 By limiting the independence of the observer, crucial
things might be left out from being observed.
2. Unstructured Observation
There is no advance designing of what, how, when, who,
The observer is given the freedom to decide on the
spot, to observe everything that is relevant.
For example: while observing the user accessing the
library resources, the observer may be able to observe
several interesting things like how they discuss with
staff, how they getting the required document, i.e.
directly go the shelf or through catalogue/OPAC or help
from colleagues, etc.
Some of these may not be observed if structured
observation is adopted
The main strength of the unstructured observation is
that at the time of observation everything is taken note
of and the researcher then segregates the related and
relevant details.
One important quality required of the observer is that
he should be well trained and experienced.
3. Participant Observation
The observer is very much present in the midst of what
is observed.
For Example: suppose a researcher is studying the lifestyle
of a hill tribe, then he might understand the lifestyle of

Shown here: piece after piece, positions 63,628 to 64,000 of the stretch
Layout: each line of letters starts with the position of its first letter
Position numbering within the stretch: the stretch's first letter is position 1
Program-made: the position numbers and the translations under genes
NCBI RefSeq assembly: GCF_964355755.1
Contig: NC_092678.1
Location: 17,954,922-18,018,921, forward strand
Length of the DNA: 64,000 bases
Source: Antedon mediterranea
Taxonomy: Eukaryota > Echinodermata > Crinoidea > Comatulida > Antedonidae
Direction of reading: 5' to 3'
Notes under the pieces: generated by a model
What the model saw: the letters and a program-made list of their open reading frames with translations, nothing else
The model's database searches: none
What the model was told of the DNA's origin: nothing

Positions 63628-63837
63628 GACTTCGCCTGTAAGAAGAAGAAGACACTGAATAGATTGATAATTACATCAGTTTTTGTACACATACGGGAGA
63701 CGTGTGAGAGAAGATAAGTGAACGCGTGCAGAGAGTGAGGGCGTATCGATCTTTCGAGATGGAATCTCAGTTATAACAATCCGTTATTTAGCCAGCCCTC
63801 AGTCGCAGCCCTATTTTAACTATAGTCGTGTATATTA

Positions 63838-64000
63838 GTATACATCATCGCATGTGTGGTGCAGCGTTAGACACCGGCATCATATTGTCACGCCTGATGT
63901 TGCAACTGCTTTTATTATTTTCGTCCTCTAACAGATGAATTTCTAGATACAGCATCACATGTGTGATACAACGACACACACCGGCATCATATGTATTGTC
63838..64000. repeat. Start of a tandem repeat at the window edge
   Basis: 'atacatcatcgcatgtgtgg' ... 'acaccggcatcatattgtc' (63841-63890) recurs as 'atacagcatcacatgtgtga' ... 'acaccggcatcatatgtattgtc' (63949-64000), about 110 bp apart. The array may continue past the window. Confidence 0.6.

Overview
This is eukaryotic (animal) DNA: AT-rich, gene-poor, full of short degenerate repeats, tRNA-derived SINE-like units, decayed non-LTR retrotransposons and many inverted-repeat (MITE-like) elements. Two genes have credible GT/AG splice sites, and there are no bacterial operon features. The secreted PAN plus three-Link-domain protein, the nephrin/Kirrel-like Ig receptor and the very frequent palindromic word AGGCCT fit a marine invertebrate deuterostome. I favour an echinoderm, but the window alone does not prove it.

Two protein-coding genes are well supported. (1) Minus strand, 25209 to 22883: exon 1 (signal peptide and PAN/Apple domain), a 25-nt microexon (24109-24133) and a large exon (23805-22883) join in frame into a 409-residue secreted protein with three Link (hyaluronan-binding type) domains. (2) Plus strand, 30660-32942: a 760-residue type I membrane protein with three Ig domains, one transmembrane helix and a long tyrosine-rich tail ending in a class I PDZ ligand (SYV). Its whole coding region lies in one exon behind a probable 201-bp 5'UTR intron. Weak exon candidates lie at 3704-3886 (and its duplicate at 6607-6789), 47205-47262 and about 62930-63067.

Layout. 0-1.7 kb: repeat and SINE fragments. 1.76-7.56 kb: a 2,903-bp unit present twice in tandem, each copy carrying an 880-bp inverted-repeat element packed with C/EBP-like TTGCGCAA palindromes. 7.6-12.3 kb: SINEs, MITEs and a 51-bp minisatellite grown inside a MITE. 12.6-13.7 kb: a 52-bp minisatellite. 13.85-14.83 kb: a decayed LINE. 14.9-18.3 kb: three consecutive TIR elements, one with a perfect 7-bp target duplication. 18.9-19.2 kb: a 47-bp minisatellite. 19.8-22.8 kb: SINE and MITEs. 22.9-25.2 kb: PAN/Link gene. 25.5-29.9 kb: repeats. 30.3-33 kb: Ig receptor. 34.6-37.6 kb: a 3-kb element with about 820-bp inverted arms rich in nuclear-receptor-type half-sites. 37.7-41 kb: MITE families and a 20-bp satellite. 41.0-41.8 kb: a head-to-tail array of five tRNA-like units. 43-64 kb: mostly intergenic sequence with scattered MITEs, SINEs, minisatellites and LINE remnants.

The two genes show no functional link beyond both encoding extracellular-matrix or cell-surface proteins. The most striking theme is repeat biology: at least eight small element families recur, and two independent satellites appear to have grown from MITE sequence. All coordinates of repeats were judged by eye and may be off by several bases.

the tribe better, only when he stays with them. But he
may not interfere with anything that happening.
• He is a participant in the sense; he is physically present on
the spot to observe and not influence the activities
The observer will not miss anything which is relevant.
There is very scope for him to clarify things which he
cannot understand.
He can interact with people to get more information.
An inexperienced observer may not know what is
relevant and what is not relevant.
The conduct or behaviour or reaction of the target
audience may be influenced by his presence.
He tends to focus more on things of interest to him,
than what is relevant.
4. Non-participant Observation
The observer remains detached from whatever is
happening around and does not involve himself in any
activities taking place.
 He is present only to observe and not to take part in
the activities.
For example: The plain clothe men [policemen not in
uniform] are deputed on observation duty whenever a
procession takes place or whenever any important
political personality participates in the public meeting.
Important strength of this method: Observer would
collect first hand information without being noticed or
influenced by anyone.
5. Controlled Observation